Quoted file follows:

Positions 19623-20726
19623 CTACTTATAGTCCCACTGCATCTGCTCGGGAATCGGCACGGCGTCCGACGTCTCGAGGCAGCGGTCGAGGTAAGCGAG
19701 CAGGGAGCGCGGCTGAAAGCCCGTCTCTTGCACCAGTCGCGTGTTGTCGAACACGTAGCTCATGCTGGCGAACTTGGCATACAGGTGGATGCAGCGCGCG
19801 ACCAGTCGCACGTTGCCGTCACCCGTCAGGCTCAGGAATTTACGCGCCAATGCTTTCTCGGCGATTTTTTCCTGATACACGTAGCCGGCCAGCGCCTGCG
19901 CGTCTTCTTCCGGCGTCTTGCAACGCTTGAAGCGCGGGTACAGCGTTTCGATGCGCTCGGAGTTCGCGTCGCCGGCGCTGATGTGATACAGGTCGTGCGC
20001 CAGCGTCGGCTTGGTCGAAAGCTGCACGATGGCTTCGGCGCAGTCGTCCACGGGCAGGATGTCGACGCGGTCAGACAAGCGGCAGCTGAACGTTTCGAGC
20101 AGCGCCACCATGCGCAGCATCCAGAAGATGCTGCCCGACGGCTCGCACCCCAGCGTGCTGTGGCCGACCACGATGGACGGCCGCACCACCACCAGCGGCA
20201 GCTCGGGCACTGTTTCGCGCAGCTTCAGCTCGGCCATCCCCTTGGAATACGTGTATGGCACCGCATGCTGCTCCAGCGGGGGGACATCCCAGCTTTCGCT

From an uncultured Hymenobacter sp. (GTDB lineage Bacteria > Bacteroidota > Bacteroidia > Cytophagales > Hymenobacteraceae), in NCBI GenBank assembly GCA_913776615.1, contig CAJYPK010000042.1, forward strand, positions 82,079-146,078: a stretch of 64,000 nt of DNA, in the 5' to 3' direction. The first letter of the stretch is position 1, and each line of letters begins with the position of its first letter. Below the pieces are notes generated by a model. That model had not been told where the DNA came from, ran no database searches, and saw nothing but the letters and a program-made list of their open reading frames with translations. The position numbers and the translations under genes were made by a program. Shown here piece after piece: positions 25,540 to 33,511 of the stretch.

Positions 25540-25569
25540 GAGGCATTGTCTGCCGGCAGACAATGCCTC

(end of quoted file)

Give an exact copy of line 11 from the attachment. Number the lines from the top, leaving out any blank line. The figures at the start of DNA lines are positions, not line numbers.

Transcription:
25540 GAGGCATTGTCTGCCGGCAGACAATGCCTC